A fatty liver is a condition in which the liver stores too much fat, so much so that if not treated, the liver can ultimately fail, leading to several detrimental effects, such as cirrhosis. There are two kinds of Fatty liver:
- Alcohol-related Fatty liver disease (ARLD).
- Non-Alcohol-related Fatty liver disease (NAFLD).
Fatty liver can be treated with healthy eating. This involves changes in diet by giving preference to some food over others. NAFLD is more common in people with obesity and type 2 diabetes. At the same time, alcohol-related liver disease, alcohol-related Fatty liver disease, is caused by heavy alcohol use.
HOW THE LIVER WORKS
In a healthy body, the liver removes toxins and produces bile, a protein that breaks down fat into fatty acids so that they can be digested. Fatty liver disease damages the liver and prevents it from working as well as it should, but lifestyle changes can prevent it from worsening.
MANAGEMENT OF FATTY LIVER
The first line of treatment for fatty liver disease is weight loss through a combination of calorie reduction, exercise, and healthy eating.
The diet for fatty liver disease includes:
- fruits and vegetables
- high-fibre plants like legumes and whole grains
- significantly reducing intake of certain foods and beverages, including those high in added sugar, salt, refined carbohydrates, and saturated fat and
- Reducing alcohol intake
A Healthy Liver Diet.
This is a diet that contains little or no fats. They include:
1. Coffee to help lower abnormal liver enzymes. Regular coffee consumption is associated with a lowered risk of developing fatty liver disease and a decreased risk of the advancement of liver fibrosis in those already diagnosed with fatty liver.
2. Greens to prevent fat buildup
Compounds found in spinach and other leafy greens and vegetables may help fight fatty liver disease.
3. Proteins: food rich in protein, such as beans and soy, have shown promise in reducing the risk of fatty liver disease. Other legumes such as lentils, chickpeas, soybeans, and peas are nutritionally dense and contain resistant starches that help improve gut health. Consumption of legumes may even help lower blood glucose and triglycerides in individuals living with obesity.
4. Fish to reduce inflammation and fat levels
Fatty fish such as salmon, sardines, tuna, and trout are high in omega-3 fatty acids. Omega-3 fats benefit those with NAFLD by reducing liver fat, boosting protective HDL cholesterol, and lowering triglyceride levels.
5. fibers: fiber-rich foods like oatmeal are associated with a reduced risk of fatty liver diseases by lowering triglyceride levels. Fruits are also rich in fibers and are excellent in lowering the body’s fat levels.
6. Nuts to help reduce inflammation
A diet rich in nuts is associated with reduced inflammation, insulin resistance, oxidative stress and a lower prevalence of fatty liver.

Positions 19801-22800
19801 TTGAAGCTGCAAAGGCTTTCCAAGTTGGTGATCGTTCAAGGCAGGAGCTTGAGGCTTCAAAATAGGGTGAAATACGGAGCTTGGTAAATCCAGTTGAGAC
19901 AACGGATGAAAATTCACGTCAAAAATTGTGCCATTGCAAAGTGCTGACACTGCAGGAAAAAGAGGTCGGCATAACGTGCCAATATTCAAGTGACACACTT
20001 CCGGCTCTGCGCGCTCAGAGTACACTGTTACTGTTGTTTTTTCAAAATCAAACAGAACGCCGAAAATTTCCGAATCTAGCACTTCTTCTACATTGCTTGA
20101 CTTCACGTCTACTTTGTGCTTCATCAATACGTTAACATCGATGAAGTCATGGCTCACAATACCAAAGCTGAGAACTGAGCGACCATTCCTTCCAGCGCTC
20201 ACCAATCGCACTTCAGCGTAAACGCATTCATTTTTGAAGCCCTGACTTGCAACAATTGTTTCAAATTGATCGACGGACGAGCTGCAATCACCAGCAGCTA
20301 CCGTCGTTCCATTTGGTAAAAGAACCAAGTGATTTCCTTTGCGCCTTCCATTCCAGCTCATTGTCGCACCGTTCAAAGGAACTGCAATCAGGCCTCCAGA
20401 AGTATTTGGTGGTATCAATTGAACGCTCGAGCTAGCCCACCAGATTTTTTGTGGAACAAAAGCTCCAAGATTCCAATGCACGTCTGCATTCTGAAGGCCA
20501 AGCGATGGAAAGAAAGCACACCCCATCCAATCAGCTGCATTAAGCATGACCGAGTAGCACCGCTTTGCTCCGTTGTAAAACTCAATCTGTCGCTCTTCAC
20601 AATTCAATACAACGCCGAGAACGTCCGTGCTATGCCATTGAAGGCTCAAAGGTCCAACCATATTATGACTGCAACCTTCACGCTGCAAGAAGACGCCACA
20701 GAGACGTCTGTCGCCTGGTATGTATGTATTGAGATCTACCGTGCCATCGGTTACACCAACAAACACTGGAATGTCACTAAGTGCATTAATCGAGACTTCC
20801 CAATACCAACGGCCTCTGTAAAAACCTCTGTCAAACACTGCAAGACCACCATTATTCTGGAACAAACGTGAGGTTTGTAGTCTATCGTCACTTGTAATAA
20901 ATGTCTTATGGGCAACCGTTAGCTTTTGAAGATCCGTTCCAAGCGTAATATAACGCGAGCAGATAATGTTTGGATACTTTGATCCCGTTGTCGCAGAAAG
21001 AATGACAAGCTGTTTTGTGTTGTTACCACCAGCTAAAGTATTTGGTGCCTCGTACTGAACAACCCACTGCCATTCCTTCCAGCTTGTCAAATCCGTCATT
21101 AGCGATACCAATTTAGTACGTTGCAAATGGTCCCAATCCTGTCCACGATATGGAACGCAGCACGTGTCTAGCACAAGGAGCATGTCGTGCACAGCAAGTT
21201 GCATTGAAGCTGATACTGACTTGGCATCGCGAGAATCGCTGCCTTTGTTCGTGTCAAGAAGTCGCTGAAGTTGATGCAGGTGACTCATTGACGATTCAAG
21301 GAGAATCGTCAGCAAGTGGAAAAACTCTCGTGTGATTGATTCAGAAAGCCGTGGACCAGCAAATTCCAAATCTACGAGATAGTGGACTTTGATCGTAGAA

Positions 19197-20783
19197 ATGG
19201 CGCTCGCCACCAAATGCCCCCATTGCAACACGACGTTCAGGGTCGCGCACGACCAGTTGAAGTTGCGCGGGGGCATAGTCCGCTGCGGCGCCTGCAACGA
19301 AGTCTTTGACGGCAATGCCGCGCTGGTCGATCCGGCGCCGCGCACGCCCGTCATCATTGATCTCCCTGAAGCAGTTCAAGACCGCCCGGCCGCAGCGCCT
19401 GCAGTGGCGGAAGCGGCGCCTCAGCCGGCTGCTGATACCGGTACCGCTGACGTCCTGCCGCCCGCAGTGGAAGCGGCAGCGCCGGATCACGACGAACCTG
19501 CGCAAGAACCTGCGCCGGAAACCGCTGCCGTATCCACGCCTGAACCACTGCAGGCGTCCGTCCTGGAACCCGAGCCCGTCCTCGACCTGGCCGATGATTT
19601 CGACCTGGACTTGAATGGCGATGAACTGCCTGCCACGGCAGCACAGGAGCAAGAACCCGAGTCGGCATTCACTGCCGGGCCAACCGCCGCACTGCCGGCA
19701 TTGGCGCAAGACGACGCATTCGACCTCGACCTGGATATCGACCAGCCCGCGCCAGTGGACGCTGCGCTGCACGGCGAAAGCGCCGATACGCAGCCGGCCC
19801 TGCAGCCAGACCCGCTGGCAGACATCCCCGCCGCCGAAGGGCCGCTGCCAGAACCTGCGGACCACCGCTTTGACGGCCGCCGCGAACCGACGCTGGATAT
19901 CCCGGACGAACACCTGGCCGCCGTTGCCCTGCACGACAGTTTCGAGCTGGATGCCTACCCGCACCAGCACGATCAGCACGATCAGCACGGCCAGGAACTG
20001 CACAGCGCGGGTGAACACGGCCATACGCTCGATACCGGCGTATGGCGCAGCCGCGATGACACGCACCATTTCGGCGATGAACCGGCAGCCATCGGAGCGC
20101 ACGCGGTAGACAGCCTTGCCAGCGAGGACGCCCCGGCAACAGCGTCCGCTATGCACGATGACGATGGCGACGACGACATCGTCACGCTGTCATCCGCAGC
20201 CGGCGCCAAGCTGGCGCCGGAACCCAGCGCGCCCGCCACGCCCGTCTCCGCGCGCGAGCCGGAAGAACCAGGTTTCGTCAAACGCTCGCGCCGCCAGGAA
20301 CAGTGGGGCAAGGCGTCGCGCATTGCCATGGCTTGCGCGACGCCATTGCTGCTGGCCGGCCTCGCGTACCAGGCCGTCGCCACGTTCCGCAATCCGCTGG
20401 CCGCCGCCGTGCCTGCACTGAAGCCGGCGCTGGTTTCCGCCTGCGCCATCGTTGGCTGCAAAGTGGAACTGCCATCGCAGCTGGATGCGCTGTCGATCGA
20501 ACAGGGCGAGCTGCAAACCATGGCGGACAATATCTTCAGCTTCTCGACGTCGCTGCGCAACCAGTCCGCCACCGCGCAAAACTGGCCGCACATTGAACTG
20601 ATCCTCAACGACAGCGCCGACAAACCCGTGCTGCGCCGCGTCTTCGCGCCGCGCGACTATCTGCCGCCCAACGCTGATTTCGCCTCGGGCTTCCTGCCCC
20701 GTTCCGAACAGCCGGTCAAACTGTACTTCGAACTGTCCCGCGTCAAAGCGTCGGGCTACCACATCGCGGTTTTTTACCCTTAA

7. Increase unsaturated fat intake
Swapping out sources of saturated fat like butter, fatty cuts of meat, sausages, and cured meats for unsaturated fat sources like avocados, olive oil, nut butter, and fatty fish may be helpful for those with fatty liver.
8. Garlic to improve overall health
This vegetable not only adds flavour to food but has been shown to help reduce body weight and fat in people with fatty liver disease and improve enzyme levels.
WHAT TO AVOID
People with fatty liver disease should avoid certain foods or eat them sparingly. These foods generally contribute to weight gain and can increase blood sugar. They include:
- Alcohol: alcohol can be a major cause of fatty liver disease as well as other liver diseases such as liver cirrhosis, etc
- Added sugar. High blood sugar increases the amount of fat buildup in the liver. Always Stay away from sugary foods such as candy, cookies and sodas.
- Fried foods. These are high in saturated fats and calories.
- Consuming too much salt can increase the risk of fatty liver. Limiting iodised salts and sodium intake should be less than 2,300 milligrams per day. People with high blood pressure should limit salt intake to 1,500 mg per day.
- High-Carb Diet _White flour is typically highly processed, and items made from it can raise blood sugar more than whole grains due to a lack of fiber.
- Red meat. Beef and deli meats are high in saturated fat and should be avoided.
Additional ways to treat fatty liver disease
In addition to modifying diet, is making lifestyle changes. These include:
- Getting active: Exercise, paired with diet, helps in weight loss and managing liver disease. Aim to get at least 30 minutes of aerobic exercise on most days of the week.
- Lower blood lipid levels: Watch saturated fat and sugar intake, as this will help control cholesterol and triglyceride levels.
- Control diabetes: Diabetes and fatty liver disease often occur together. Diet and exercise can help in managing both conditions.
People with fatty liver disease or at risk of developing this condition can manage by ensuring they live a particular lifestyle and dietary plan. This can help improve the liver’s health and reduce the risk of a fatty liver.
A well-rounded, nutritious diet rich in fiber, protein, and healthy fats is the best way to improve liver health, lower disease risk, and promote healthy weight loss. People at risk should work with a trusted healthcare professional to develop a treatment plan that includes dietary changes and lifestyle modifications like increasing physical activity, improving sleep, and reducing stress to help prevent or manage the disease.